MSCE, RWTH Aachen University-Maximilian Wick, Jakob Andert
Published 2019-04-02 by SAE International in United States
Gasoline Controlled Auto-Ignition (GCAI) combustion, which can be categorized under Homogeneous Charge Compression Ignition (HCCI), is a low-temperature combustion process with promising benefits such as ultra-low cylinder-out NOx emissions and reduced brake-specific fuel consumption, which are the critical parameters in any modern engine. Since this technology is based on uncontrolled auto-ignition of a premixed charge, it is very sensitive to any change in boundary conditions during engine operation. Adopting real time valve timing and fuel-injection strategies can enable improved control over GCAI combustion. This work discusses the outcome of collaborative experimental research by the partnering institutes in this direction. Experiments were performed in a single cylinder GCAI engine with variable valve timing and Gasoline Direct Injection (GDI) at constant indicated mean effective pressure (IMEP). In the first phase intake and exhaust valve timing sweeps were investigated. It was found that the Intake Valve Closing (IVC) timing and Exhaust Valve Closing (EVC) timing have a dominant influence on combustion, performance and emission parameters.In the second phase of experiments, multiple injection strategies were investigated. Here the influences…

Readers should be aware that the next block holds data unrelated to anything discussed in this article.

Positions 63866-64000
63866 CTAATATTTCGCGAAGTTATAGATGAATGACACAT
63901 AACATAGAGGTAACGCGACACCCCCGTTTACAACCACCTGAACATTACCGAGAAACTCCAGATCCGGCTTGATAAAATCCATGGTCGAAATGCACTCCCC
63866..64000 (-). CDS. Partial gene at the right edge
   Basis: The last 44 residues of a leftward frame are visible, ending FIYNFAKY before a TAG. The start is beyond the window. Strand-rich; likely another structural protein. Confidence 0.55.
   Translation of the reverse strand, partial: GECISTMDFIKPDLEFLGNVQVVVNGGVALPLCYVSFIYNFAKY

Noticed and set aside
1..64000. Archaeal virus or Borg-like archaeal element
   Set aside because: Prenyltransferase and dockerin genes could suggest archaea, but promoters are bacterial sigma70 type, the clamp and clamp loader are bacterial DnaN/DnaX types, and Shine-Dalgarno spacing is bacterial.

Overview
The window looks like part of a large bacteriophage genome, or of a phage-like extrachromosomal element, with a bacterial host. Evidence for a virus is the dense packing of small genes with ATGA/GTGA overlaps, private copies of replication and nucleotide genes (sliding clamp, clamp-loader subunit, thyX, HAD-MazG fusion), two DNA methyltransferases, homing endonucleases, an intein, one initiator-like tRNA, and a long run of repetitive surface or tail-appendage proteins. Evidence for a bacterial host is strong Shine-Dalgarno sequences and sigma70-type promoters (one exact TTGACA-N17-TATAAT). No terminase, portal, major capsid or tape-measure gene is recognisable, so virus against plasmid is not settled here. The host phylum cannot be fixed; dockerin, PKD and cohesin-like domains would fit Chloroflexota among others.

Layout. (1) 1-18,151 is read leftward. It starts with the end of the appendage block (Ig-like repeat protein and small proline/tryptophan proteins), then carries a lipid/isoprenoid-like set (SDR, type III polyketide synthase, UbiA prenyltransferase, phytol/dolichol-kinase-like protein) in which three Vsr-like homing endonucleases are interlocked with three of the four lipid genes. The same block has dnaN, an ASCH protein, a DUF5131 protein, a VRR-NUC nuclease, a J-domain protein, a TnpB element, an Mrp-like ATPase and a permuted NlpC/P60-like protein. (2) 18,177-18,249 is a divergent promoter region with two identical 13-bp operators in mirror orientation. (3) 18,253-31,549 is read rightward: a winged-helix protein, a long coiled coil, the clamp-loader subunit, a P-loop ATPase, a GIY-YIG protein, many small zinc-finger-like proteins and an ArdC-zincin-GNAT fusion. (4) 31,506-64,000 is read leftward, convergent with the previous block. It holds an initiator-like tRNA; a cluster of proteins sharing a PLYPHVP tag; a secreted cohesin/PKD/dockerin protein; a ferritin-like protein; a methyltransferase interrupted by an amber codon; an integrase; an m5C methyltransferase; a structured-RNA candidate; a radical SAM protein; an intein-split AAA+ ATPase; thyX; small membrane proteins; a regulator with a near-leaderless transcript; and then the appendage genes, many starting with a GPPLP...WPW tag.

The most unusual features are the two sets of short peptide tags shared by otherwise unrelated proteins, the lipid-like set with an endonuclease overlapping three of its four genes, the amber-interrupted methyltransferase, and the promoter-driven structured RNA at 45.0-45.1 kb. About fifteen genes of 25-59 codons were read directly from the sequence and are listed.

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Valve Opening and Closing Event Finalization for Cost Effective Valve Train of Gasoline Engine

Maruti Suzuki India, Ltd.-Sanjay Poonia, Amandeep Singh, Narinder Kumar, Jaspreet Singh, Shailender Sharma
Published 2019-04-02 by SAE International in United States
With more stringent emission norm coming in future, add more pressure on IC engine to improve fuel efficiency for survival in next few decades. In gasoline SI (spark ignition) engine, valve events have major influence on fuel economy, performance and exhaust emissions. Optimization of valve event demands for extensive simulation and testing to achieve balance between conflicting requirement of low end torque, maximum power output, part load fuel consumption and emission performance. Balance between these requirements will become more critical when designing low cost valve train without VVT (Variable valve timing) to reduce overall cost of engine.Higher CR (Compression ratio) is an important low cost measure to achieve higher thermal efficiency but creates issue of knocking thereby limiting low speed high load performance. The effective CR reduction by means of late intake valve closing (LIVC) is one way to achieve higher expansion ratio while keeping high geometric CR. Due to backflow at low engine speed by late IVC (Intake valve closing) it is challenging to implement late IVC without compromising low end high load performance…
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Optimization of a Diesel Engine with Variable Exhaust Valve Phasing for Fast SCR System Warm-Up

University of Michigan-Pavan Kumar Srinivas, Rasoul Salehi
Published 2019-04-02 by SAE International in United States